The news, children

Kashmir Notes Back to America: The Children
November 26, 2005

According to AJK official reports, in the quake epicenter at Muzaffarabad, Kashmir, at 8:50am on Saturday October 8th, 1,566 schools were totally destroyed and another 644 were partially destroyed. Virtually none went unscathed. This lopsided statistic illustrates the violence of the event: The number of schools that have been completely erased significantly outnumbers those that can be repaired.

For Kashmir school children, Fridays are half-days and Sundays are off. Juxtaposed between, Saturdays are full school days, and on this particular Saturday morning, the children were just getting settled into their studies.

Kashmir literally lost a generation as tens of thousands of children ages 6 to 18 perished. Their missing numbers are clearly obvious: In Muzaffarabad there simply aren’t many children milling about as is usual in third world countries. The ones who remain share a vacant, wild-eyed look. A common word used in this city is “affected” and it aptly describes these children. Many of them refuse to go to school, afraid the quake will return, associating the terrifying event with school itself. So many kids died, and the remaining few are emotionally crippled.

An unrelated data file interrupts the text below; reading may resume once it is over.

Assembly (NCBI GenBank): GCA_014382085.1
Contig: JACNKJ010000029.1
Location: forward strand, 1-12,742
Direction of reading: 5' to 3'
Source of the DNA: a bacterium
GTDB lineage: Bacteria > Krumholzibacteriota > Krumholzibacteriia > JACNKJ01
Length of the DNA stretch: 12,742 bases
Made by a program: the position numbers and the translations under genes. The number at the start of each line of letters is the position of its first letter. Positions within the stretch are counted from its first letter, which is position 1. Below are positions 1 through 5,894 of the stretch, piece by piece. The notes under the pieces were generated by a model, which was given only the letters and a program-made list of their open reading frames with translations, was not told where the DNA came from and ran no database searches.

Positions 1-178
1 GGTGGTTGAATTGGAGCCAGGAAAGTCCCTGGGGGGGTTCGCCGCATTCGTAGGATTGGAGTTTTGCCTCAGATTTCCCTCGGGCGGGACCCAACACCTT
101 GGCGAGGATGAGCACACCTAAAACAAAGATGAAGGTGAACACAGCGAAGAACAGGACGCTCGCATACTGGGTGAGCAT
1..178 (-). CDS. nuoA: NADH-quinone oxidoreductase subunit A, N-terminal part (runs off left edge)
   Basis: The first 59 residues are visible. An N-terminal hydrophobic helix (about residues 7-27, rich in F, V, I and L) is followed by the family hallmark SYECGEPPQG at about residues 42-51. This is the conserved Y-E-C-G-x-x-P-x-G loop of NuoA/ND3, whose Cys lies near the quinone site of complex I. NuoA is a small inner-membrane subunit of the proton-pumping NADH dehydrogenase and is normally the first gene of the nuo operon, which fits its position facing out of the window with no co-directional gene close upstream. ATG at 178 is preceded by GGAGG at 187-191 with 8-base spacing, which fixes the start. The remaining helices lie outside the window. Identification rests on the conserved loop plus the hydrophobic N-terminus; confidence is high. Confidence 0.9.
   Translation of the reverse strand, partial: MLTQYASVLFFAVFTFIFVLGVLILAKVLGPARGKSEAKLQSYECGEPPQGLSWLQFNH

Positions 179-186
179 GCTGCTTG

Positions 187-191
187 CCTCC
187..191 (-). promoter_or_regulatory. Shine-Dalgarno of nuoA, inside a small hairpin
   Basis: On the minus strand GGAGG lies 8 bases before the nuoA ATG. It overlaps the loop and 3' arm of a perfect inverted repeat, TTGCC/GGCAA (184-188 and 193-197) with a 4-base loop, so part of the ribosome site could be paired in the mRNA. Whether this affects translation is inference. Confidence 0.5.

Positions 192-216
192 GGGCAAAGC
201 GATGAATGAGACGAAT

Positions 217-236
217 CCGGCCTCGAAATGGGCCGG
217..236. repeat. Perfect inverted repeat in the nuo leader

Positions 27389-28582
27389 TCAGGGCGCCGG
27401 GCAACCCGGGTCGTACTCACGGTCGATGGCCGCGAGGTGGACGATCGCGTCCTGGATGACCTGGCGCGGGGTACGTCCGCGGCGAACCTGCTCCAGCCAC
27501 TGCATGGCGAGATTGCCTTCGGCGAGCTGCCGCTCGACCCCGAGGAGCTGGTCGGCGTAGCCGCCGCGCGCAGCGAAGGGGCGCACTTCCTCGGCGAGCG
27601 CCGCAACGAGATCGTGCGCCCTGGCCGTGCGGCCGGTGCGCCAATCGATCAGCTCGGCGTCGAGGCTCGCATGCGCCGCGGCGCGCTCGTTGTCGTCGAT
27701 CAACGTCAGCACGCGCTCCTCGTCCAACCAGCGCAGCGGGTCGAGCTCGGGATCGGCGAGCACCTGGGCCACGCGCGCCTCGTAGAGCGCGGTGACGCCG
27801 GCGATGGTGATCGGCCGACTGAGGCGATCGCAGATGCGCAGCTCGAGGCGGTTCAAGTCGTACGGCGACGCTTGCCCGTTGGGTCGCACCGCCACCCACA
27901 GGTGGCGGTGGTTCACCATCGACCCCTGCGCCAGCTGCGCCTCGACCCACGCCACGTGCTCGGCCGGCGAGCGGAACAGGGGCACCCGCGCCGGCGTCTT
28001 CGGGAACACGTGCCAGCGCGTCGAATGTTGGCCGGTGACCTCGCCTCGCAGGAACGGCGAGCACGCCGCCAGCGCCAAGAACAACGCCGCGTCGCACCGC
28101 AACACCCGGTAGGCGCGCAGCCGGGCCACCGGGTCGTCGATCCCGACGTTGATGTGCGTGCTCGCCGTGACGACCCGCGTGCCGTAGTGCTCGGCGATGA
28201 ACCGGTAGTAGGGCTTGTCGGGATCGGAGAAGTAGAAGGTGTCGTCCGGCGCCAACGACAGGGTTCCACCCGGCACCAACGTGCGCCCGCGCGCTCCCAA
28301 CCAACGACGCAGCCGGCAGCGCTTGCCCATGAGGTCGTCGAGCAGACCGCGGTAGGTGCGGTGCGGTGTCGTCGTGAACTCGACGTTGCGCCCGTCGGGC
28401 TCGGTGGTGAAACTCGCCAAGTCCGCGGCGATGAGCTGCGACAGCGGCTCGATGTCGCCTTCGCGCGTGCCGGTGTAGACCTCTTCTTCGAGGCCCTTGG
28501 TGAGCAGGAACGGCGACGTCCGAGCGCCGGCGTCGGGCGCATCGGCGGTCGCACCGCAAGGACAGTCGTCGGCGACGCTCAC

In Pakistan there are two kinds of schools providing their own distinct language curriculums. The majority of public grammar schools provide an Urdu-based syllabus in which the English language is not taught until the sixth grade. The typical private school, maybe 40% of the total, commences English lessons in the first grade. Today, in these tent camps and to the credit of the all-volunteer teachers, grammar school for these 5 to 12 year olds continues ad-hoc but a huge problem for the teachers is that former public school children are thrust into these essentially private schools and are lost in the English language-based curriculum. To compound the frustration, and notwithstanding the complete lack of books, paper and writing tools, the children and teachers have no chairs on which to sit. I came here with cash and I’ll see that a good share of it will be spent on chairs for these schools. It must be said that the majority of the volunteer teachers, as with nearly all of the children they teach, have suffered one or more deaths within their immediate families. The children are in a shell-shocked daze from it all and, for the adults in the camps, it has been so intense just keeping things going for themselves and for those around them that there has simply been no time to grieve for those who have been lost.

In Muzaffarabad the weather has been pleasant but I can’t imagine what it will be like for the children and teachers when the cold descends. In the winter it is nasty in these parts and keeping warm and focusing properly for hour after hour will likely be impossible. There are few tents large enough to house an entire class. More often, the physical school is a large tarp stretched above to at least keep the weather off the children. The sides are open, below is bare earth. It is late November and the Himalayan winter is a hair-breadth away.